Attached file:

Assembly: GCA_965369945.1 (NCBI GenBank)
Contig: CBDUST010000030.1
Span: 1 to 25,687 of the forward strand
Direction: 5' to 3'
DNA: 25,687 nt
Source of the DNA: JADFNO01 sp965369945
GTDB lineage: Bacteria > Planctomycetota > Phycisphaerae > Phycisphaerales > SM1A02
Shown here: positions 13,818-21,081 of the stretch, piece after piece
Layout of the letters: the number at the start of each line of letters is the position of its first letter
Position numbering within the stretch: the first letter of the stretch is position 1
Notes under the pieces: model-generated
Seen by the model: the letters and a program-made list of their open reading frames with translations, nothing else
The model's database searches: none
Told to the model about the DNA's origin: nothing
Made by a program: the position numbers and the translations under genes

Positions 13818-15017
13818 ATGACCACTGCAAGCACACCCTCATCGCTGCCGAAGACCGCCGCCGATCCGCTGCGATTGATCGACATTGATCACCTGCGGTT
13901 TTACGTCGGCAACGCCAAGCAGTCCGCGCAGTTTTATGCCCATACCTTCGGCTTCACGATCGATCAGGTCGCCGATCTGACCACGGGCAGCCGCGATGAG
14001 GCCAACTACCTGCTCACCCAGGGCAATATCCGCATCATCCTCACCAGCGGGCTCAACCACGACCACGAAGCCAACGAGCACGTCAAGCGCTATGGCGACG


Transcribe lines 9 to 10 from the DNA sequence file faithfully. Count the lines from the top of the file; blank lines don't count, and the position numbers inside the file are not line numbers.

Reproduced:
Layout of the letters: the number at the start of each line of letters is the position of its first letter
Position numbering within the stretch: the first letter of the stretch is position 1